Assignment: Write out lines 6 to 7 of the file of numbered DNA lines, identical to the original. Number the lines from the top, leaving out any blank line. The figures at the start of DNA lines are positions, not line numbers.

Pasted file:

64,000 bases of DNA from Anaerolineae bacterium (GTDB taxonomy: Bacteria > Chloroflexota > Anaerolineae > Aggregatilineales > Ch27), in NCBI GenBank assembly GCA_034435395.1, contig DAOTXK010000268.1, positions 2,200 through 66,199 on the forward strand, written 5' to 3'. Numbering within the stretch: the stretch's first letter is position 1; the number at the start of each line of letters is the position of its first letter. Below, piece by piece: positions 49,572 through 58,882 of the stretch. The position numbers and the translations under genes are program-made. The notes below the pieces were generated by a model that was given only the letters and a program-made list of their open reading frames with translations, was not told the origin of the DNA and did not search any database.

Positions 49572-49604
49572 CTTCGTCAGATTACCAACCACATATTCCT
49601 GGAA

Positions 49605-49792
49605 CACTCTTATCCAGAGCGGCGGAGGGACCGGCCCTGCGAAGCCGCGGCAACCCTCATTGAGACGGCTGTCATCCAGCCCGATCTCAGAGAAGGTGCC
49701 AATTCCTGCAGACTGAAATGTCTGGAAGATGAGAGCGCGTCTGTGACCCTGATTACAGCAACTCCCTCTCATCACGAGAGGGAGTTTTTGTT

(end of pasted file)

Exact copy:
49605 CACTCTTATCCAGAGCGGCGGAGGGACCGGCCCTGCGAAGCCGCGGCAACCCTCATTGAGACGGCTGTCATCCAGCCCGATCTCAGAGAAGGTGCC
49701 AATTCCTGCAGACTGAAATGTCTGGAAGATGAGAGCGCGTCTGTGACCCTGATTACAGCAACTCCCTCTCATCACGAGAGGGAGTTTTTGTT